OKLAHOMA CITY – The first crops of industrial hemp have been harvested in Oklahoma, but officials say there are even more opportunities for farmers after the recent passage of the 2018 farm bill.
In May, the Oklahoma Department of Agriculture, Food and Forestry began accepting applications for the industrial hemp program.
“We know Oklahoma has to diversify our economy. We need new and recurring revenue and this does both,” State Rep. Mickey Dollens, D-Oklahoma City, told News 4 in November of 2017. “Oklahoma is prime real estate for the production of industrial hemp. Our farmers can grow it, they can do well. Our citizens can buy new products that can be made from this, it can be taxed.”
House Bill 2913, which creates the Oklahoma Industrial Hemp Agricultural Pilot Program, allows universities and colleges in the state to grow the crop for research.
“It’s a cash crop. Unfortunately, throughout time, it’s become synonymous with marijuana,” he said.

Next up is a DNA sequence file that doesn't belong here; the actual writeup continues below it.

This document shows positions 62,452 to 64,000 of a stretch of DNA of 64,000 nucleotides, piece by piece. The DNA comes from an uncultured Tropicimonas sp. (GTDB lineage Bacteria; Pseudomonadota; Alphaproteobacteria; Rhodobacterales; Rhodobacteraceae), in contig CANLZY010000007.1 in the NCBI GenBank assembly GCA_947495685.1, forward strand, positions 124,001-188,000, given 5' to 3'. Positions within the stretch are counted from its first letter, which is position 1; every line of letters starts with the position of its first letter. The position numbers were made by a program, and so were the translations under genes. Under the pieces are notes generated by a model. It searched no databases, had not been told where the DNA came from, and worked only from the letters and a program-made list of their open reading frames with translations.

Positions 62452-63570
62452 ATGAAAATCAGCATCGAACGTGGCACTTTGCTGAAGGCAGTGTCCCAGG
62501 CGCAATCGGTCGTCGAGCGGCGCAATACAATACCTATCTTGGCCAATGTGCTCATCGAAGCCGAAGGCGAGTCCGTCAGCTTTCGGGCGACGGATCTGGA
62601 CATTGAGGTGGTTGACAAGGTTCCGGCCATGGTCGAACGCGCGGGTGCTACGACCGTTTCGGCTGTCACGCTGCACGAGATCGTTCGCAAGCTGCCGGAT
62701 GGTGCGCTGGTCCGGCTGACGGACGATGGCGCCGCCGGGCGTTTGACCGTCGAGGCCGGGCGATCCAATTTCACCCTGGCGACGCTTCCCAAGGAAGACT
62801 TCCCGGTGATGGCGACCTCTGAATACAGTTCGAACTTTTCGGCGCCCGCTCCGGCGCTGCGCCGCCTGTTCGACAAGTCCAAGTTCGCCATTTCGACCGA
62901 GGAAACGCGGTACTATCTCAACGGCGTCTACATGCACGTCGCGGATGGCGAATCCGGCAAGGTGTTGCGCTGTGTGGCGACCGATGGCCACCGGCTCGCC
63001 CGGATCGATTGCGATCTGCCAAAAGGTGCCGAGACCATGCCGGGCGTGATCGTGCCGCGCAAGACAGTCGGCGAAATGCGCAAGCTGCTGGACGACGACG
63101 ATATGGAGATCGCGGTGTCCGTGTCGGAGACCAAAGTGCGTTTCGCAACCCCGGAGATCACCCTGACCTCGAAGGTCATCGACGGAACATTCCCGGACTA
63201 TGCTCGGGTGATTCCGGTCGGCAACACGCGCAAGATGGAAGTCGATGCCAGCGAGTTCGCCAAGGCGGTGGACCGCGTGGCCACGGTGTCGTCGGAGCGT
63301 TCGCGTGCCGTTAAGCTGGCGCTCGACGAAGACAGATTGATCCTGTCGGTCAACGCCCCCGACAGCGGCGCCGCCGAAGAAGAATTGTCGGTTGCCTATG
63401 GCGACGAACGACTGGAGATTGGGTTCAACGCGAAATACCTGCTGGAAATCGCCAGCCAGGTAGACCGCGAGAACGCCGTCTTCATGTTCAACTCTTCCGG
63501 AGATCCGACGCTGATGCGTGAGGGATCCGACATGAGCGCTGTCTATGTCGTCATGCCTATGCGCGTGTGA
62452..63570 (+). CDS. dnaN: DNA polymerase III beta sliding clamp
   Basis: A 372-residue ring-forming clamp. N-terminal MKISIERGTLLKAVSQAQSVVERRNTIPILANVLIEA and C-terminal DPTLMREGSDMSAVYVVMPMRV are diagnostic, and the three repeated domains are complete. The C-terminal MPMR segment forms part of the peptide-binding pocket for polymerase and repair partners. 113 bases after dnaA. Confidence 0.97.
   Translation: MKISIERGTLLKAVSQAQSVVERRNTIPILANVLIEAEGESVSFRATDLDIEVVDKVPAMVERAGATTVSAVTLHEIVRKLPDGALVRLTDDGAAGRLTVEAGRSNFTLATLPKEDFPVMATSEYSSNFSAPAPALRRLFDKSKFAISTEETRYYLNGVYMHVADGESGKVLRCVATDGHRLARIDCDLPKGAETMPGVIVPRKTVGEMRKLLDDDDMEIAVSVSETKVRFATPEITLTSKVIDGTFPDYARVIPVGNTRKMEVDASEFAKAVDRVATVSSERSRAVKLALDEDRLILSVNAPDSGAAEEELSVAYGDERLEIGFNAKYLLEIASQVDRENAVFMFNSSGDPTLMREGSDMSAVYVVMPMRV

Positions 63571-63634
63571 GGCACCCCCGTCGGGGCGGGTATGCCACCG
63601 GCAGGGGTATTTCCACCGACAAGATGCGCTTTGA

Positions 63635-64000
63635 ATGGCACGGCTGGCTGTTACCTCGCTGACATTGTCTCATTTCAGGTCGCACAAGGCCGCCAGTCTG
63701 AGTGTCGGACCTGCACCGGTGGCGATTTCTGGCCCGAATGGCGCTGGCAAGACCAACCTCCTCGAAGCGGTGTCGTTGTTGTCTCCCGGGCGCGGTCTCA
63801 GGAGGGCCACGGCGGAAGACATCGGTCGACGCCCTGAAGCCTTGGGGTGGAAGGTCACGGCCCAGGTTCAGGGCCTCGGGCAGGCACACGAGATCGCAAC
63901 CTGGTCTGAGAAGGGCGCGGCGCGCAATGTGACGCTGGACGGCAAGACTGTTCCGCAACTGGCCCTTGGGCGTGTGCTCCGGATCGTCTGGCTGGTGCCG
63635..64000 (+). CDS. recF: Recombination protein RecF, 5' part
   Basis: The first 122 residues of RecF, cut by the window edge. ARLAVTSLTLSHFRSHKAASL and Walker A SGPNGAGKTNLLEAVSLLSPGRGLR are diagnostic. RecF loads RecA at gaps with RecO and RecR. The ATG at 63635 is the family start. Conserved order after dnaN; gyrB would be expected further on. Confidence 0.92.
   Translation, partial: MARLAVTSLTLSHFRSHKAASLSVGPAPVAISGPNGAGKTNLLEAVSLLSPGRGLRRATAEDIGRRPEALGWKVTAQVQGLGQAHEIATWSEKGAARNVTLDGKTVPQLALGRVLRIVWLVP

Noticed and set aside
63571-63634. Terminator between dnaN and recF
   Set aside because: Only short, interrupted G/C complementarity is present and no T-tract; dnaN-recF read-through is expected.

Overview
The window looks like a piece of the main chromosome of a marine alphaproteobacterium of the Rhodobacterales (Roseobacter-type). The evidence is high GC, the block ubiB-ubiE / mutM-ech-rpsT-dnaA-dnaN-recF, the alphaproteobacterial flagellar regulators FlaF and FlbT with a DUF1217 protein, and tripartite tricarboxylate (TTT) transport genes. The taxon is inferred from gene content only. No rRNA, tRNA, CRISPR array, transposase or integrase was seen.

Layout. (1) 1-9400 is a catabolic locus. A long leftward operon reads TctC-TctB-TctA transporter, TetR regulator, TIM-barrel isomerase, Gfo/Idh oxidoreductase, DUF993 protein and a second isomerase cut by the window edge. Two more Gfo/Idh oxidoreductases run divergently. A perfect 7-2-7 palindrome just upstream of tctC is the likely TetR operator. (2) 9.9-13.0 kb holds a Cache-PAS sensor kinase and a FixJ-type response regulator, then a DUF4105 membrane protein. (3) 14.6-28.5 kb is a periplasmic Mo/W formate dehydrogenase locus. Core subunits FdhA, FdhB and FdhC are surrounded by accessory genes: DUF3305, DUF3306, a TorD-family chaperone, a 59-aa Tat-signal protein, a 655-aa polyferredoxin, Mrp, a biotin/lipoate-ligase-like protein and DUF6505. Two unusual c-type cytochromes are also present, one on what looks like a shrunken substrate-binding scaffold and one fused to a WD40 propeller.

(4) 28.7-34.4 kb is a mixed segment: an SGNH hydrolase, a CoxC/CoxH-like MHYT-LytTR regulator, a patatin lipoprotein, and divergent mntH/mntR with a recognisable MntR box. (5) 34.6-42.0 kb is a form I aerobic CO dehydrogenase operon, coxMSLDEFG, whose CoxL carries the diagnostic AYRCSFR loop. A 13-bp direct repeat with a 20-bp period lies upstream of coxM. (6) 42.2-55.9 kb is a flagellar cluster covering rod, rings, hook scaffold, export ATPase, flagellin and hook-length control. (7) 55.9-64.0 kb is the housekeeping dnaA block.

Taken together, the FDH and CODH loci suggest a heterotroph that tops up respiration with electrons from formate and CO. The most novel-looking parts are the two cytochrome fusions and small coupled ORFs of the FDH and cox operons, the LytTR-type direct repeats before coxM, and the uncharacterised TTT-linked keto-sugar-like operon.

While Oklahomans might not be that familiar with hemp, officials say it can be used in agriculture, textiles and food.
Initially, independent producers couldn’t apply directly for a license but had to work with a university or college.
After the passage of the farm bill, industry leaders say there are more opportunities for hemp farmers. The farm bill removed industrial hemp from Schedule 1 of the Controlled Substances Act, authorized crop insurance for industrial hemp and allows for hemp clones and seedlings to cross state lines.
However, there are still procedures each state must follow.
“The new farm bill is very exciting for Oklahoma farmers,” said Tina Walker, president of Botanac. “But the legislation doesn’t mean instant change. State officials now have to develop and present a plan to the U.S. Department of Agriculture for approval before any changes go into effect.”
Oklahoma's current Industrial Hemp Pilot Program will likely remain in effect until the state receives approval of a new plan in 2019.
“Redlands Community College will continue to take an active role in assisting farmers in this emerging industry, operating within the state guidelines soon to be established,” said Redlands President Jack Bryant. “Through the early stages of this pilot project, we have learned so much about this crop, and we look forward to continuing our effort to help farmers understand this valuable industry.”